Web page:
John Ransom

It’s not the fair tax or flat tax that most conservatives dream of, but presidential candidate Tim Pawlenty’s tax plan shows that he’s serious about tax reform.

He couples tax reform and spending restraints as the keys to renewed American prosperity.

“I’m willing to tell Americans the hard truth,” says Pawlenty. “And I believe Americans are ready to hear it.  But the truth about our economy isn’t hard at all. Markets work. Barack Obama’s central planning doesn’t....  It’s not the American way.”

Pawlenty says that he likes to draw lines-in-the-sand on tough issues.

But when he opened up a major policy speech at the University of Chicago on Tuesday, calling for spending restraints and tax cuts, he didn’t just draw a line for the GOP against which the Democrats will have a hard time crossing, he built a berm that can be manned by millions of conservative activists.

In contrast to the micromanaged economy of Obama and his advisors that's grasping for breath, Pawlenty addressed big picture economic issues with specific proposals that would encourage free markets to work again and put America back to work.

The would-be GOP nominee and former governor of Minnesota advocated for three tax rates for individuals: Zero for those already not paying taxes; ten percent for incomes up to $50,000 ($100,000 for married couples) and twenty-five percent for incomes over $100,000.

Pawlenty also proposed to make investment income tax-free and abolish inheritance taxes, while calling for a real balanced budget.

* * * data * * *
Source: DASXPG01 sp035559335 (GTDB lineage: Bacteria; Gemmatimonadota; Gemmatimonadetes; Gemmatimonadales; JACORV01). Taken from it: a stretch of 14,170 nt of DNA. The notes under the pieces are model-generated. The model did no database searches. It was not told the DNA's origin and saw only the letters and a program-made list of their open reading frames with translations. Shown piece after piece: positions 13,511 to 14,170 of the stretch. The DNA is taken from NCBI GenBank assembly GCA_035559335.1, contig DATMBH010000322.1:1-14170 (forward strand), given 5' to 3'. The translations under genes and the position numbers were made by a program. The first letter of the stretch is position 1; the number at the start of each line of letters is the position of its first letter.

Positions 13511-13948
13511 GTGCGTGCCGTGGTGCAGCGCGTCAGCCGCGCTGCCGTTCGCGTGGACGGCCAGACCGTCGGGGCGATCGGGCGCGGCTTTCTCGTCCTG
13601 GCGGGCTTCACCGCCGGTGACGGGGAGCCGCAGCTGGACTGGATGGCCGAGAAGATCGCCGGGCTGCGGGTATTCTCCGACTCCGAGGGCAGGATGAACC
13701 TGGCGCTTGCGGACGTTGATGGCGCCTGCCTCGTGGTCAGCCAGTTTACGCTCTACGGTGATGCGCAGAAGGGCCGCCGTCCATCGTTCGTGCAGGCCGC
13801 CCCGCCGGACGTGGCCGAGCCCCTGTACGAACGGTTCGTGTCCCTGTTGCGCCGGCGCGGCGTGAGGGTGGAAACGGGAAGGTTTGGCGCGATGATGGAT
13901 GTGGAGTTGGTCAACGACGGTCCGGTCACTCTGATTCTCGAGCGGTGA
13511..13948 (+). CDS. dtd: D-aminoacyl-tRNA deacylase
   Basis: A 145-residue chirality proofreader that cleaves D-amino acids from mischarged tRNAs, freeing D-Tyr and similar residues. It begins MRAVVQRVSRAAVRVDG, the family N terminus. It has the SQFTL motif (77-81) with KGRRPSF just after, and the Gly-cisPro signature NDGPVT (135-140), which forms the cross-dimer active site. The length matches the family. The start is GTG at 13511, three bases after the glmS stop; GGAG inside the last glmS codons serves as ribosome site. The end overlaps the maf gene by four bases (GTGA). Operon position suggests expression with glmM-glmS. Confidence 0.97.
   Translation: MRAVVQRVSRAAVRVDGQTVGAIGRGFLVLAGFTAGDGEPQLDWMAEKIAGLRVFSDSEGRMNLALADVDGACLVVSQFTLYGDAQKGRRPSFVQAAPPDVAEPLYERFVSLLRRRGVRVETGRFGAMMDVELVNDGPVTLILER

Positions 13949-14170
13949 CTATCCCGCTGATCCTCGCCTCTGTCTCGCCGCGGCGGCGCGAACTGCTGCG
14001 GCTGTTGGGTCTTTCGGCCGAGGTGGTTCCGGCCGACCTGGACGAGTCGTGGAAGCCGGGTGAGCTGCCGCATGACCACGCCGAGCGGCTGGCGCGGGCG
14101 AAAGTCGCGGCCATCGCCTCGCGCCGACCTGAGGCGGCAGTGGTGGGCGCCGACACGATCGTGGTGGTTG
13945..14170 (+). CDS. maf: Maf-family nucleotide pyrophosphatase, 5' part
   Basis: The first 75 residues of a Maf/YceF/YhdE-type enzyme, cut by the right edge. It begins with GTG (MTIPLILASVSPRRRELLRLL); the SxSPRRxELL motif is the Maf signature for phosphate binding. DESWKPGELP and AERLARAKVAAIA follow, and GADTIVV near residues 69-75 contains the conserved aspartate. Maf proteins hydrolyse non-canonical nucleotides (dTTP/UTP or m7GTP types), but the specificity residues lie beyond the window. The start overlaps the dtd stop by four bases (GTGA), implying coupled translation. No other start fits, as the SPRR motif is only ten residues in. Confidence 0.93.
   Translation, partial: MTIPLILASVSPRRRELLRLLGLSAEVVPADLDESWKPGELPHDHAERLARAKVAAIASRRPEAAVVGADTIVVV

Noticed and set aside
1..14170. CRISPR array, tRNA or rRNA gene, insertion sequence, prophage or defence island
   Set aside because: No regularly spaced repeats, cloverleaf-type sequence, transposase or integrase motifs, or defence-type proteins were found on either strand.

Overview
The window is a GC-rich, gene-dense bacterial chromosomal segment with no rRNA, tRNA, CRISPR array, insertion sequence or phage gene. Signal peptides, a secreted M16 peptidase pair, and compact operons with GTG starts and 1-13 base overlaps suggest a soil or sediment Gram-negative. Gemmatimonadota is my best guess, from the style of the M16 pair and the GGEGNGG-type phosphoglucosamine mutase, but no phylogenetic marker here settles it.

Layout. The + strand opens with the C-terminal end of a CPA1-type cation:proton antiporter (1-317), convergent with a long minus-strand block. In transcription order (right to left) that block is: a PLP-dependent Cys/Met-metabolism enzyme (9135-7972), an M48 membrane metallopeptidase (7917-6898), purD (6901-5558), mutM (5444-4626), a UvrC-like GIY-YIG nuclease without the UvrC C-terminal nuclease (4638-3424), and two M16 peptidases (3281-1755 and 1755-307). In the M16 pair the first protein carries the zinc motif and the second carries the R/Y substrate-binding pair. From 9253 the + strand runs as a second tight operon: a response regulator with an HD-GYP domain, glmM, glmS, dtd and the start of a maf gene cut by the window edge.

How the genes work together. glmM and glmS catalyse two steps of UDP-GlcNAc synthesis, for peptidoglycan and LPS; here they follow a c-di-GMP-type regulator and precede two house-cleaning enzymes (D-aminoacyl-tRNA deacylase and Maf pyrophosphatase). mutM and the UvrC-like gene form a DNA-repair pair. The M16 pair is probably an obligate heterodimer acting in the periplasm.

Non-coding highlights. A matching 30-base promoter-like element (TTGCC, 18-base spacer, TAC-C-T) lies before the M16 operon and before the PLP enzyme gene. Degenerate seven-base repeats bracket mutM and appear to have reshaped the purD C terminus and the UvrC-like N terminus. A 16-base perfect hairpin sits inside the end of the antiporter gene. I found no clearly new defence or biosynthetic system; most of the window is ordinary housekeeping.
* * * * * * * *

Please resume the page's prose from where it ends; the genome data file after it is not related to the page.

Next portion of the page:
“A balanced federal budget shouldn’t be a political sound bite.  It should be the law of the land," said Pawlenty according to the WSJ.

“As one of 49 governors operating with a balanced budget requirement, I balanced 4 biennial budgets in my two terms as governor of Minnesota.  And I know the only reason our legislature ever gave me a balanced budget was because — under our constitution — they had to.’

Pawlenty’s not a guy who skirts controversy either to accomplish his goals. When he says he wants spending reductions, his track record shows he means it.    

In 2005, as governor, he forced the shutdown of Minnesota’s government for a month over a budget impasse. And he’s taken a no-compromise stand on Washington’s current debt ceiling and budget issues.

John Ransom

John Ransom’s writings on politics and finance have appeared in the Los Angeles Business Journal, the Colorado Statesman, Pajamas Media and Registered Rep Magazine amongst others. Until 9/11, Ransom worked primarily in finance as an investment executive for NYSE member firm Raymond James and Associates, JW Charles and as a new business development executive at Mutual Service Corporation. He lives in San Diego. You can follow him on twitter @bamransom.

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